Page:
I have always loved street art. Its subversive nature, unfiltered messages and unsanctioned appearance appeal to me on a very basic level that makes me appreciate the ingenuity and persistence of the “artists” who take the time to share their graffitti, stencils, stickers or tags in a uniquely powerful art form. While similarly powerful, Public art is unlike Street art in that it is very intentional. It is art that has been planned and installed in a location where it is designed to interact with the public. Whether you find them irritating or an inspiration, both Street art and Public art in all their iterations have long been part of our visual vernacular and plays an important role in our ongoing cultural dialogues.
With a series of murals that date back decades and regularly rotating artwork in “Graffitti Alley,” Central Square is known to be one of the more colourful neighborhoods in the Metro Boston area and has a long history of supporting creative expression in all its forms. Now host to a new series of murals that are part of the Central Square Mural Project Central Square is bringing new public art and new voices to the community. Installation of the murals, which began in the fall of 2019, coincided with the 10 year anniversary of “Graffitti Alley,” a.k.a. Modica Way, a local treasure and Gram-able hot spot know for its vibrant and eccentric rotating gallery of wall and graffiti art. The Central Square Mural Project has unfolded over the past year and features a wide range of talents, subjects and locations, all Mass Ave adjacent, which when combined with the older murals, make for a fun and engaging walk down Mass Ave.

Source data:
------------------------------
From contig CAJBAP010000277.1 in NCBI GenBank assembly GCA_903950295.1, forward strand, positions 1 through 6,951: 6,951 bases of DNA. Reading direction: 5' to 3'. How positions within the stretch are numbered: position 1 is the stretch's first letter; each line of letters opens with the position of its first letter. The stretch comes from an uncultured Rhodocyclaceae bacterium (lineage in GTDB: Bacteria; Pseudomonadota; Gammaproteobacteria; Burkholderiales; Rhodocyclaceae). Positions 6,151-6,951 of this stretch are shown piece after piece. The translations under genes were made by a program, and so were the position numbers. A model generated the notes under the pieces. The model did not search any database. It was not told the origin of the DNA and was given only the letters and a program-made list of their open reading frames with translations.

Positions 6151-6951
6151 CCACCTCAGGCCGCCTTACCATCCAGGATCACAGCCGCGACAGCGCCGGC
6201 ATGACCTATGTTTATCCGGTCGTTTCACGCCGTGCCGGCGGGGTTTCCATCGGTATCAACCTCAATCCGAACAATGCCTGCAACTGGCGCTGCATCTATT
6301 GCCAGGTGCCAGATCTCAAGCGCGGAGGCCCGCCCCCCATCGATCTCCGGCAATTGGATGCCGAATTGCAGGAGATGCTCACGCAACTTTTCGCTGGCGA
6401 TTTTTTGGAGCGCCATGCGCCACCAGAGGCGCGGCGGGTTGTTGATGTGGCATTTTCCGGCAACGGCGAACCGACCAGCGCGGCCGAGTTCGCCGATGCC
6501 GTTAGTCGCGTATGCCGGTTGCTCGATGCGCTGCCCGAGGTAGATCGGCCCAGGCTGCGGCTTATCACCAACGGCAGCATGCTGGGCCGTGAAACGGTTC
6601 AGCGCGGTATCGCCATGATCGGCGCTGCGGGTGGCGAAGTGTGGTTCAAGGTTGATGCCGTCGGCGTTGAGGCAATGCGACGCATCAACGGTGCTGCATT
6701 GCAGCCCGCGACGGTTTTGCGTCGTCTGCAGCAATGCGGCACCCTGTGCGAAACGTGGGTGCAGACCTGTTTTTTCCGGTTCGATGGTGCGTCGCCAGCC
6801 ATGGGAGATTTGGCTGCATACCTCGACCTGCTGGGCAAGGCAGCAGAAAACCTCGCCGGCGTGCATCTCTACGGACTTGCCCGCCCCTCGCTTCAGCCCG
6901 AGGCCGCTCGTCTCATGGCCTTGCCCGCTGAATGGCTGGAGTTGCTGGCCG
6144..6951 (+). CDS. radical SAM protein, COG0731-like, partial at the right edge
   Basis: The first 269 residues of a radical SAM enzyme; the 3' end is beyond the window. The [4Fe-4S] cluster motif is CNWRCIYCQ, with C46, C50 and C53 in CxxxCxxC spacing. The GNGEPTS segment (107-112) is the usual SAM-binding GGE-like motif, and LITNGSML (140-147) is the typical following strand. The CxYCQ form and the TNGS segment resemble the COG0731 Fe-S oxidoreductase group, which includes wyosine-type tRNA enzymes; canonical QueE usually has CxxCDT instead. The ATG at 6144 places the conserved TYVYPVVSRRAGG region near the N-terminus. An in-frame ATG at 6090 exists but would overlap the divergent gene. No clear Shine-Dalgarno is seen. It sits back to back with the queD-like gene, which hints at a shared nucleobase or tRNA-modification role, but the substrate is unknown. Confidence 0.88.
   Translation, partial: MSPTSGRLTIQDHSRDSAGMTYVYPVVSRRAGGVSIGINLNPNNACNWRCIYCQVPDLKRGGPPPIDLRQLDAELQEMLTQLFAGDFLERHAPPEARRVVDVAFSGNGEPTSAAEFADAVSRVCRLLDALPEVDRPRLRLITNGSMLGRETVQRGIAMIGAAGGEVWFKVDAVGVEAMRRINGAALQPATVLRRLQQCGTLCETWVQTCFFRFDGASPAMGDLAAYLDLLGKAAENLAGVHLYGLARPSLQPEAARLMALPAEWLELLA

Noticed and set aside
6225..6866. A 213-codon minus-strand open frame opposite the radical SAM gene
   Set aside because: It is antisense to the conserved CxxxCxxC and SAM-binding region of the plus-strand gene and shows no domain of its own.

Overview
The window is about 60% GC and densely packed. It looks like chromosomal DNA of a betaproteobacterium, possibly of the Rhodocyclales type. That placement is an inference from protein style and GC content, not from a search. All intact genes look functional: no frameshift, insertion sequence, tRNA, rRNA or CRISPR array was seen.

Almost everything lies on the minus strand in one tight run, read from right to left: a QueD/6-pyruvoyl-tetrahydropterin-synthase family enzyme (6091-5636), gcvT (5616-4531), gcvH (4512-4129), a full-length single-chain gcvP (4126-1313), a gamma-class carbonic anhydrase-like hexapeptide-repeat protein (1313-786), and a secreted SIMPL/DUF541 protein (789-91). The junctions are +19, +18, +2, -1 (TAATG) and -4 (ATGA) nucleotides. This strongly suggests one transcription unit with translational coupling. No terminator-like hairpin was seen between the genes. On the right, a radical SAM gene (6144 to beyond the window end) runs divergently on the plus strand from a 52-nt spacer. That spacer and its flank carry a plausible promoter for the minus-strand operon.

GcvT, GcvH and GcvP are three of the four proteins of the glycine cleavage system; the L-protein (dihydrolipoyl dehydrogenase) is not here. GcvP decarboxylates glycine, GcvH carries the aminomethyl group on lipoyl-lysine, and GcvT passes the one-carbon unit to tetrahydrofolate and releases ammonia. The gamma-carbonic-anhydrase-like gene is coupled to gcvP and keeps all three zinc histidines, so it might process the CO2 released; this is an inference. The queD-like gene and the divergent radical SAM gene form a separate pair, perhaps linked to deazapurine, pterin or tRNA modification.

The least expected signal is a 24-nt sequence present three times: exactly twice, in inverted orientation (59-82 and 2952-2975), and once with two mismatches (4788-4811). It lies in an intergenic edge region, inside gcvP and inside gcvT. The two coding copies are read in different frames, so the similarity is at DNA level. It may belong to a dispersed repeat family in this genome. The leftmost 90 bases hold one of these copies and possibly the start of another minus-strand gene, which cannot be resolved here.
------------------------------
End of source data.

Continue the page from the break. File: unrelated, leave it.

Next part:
There is probably no better way to get to know a neighborhood or area than walking the streets. While there are lots of other types of public art in Central Square for this tour I have limited myself to murals and larger scale commissioned pieces.
Coming out of the Central Square T stop you can walk up or down Mass Ave and find each of the murals I’ve included in this post. I would recommend using Google maps to help locate each of them if you are unfamiliar with the area And keep in mind that some are Mass Ave adjacent, meaning they are within about a block of the main road.
Central Square is easily accessible via public transportation and can be accessed via the Central Square T stop, on the Redline.
Links to artists websites at the bottom of this post.
Click through the gallery to see artists, titles and locations of work.
links to artist info: Marka27, Lena McCarthy, David Fichter, Kenji Nakayama, Imagine, Daniel Galvez, Eltono, The Fearless Collective, Problak, The Container Yard, Arts + Bio Collaborative, Central Square Mural Project